Composers started to reassess the quality of the fourth as a consonance rather than a dissonance. This would later influence the development of quartal and quintal harmony.
The Tristan chord is made up of the notes F♮, B♮, D♯ and G♯ and is the very first chord heard in Richard Wagner's opera Tristan und Isolde. The bottom two notes make up an augmented fourth the upper two make up a perfect fourth; this layering of fourths in this context has been seen as highly significant. The chord had been found in earlier works (notably Beethoven's Piano Sonata No. 18) but Wagner's usage was significant, first because it is seen as moving away from traditional tonal harmony and even towards atonality, and second because with this chord Wagner actually provoked the sound or structure of musical harmony to become more predominant than its function, a notion which was soon after to be explored by Debussy and others. Beethoven usage is of short duration and resolves in the accepted manner; Wagner's usage lasts much longer and resolves in a highly unorthodox manner for the time. Despite the layering of fourths, it is rare to find musicologists identifying this chord as "quartal harmony" or even as "proto-quartal harmony", since Wagner's musical language is still essentially built on thirds; this unusual chord is really a device to draw the listener in to the musical-dramatic argument that the composer is presenting us with. However, fourths become important later in the opera, especially in the melodic development.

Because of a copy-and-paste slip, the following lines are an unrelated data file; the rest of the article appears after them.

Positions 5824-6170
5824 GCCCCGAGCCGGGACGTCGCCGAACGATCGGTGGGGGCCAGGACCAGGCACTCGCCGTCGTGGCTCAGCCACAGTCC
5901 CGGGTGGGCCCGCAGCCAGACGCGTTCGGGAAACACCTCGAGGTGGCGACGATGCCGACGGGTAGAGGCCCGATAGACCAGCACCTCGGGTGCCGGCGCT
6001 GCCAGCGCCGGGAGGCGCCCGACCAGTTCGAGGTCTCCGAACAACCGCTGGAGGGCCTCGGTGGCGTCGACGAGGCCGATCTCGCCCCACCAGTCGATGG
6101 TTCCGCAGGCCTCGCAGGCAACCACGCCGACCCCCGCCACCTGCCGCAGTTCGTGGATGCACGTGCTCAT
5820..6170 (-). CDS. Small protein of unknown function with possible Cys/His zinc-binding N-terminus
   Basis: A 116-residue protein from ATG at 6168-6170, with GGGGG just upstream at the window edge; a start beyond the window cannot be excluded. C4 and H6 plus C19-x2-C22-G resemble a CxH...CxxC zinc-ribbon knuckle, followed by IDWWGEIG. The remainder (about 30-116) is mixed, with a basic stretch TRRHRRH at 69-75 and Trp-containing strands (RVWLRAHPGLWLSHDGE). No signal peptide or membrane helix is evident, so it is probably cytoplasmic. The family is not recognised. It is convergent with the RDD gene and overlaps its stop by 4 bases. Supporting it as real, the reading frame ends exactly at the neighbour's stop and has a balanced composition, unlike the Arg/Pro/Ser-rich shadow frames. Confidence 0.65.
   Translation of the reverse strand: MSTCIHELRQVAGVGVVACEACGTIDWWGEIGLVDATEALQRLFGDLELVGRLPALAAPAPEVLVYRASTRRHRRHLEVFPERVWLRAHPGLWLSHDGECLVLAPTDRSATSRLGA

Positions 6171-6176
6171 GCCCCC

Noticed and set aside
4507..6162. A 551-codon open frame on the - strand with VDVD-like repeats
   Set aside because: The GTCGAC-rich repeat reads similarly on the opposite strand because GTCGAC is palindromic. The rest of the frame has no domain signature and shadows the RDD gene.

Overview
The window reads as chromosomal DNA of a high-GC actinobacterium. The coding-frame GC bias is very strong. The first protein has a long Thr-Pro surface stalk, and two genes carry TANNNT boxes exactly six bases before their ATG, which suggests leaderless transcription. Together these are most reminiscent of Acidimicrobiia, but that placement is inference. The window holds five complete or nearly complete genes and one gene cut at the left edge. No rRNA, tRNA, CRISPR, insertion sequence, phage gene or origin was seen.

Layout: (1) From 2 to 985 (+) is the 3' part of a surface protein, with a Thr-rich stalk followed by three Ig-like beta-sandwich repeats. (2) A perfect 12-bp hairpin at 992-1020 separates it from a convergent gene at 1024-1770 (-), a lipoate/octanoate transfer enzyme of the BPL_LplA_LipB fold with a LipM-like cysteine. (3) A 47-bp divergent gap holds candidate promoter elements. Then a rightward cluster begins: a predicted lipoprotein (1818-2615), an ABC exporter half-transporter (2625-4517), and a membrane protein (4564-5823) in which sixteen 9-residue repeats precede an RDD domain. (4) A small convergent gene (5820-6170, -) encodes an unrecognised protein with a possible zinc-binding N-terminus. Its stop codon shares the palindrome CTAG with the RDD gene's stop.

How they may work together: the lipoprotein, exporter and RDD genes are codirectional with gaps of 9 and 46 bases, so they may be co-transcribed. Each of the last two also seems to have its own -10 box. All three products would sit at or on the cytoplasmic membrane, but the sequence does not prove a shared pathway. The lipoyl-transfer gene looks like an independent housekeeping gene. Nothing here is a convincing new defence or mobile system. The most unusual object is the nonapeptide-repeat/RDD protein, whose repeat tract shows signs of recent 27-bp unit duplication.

Measures 24 to 27 from Mussorgsky's The Hut on Fowl's Legs
From 1850 to 1900 the application of tonality began to dissolve as evidenced in the works of composers of the Late Romantic such as Wagner, Anton Bruckner, Gustav Mahler and Claude Debussy, and as the 20th century began with tonality no longer a strong binding force, quartal harmony became one of the new means of expression.
Fourth-based harmony became important in the work of Slavic and Scandinavian composers such as Modest Mussorgsky, Leoš Janáček, and Jean Sibelius. These composers used this harmony in a pungent, uncovered, almost archaic way, often incorporating the Folk music of their particular homelands. Sibelius' Piano Sonata in F-Major op. 12 of 1893 used tremolo passages of near-quartal harmony in a way that was relatively hard and modern. Even in the example on the right from Mussorgsky's piano-cycle Pictures at an Exhibition (Избушка на курьих ножках (Баба-Яга) - The Hut on Fowl's Legs) (Listen) the fourth always makes an "unvarnished" entrance. Rudiments of quartal harmony appear in Janáček's Rhapsody Taras Bulba, his Opera Věc Makropulos (The Makropulos Affair) and Z Mrtvého Domu (From the House of the Dead), and descending fourths and sevenths can be found dominating the writing.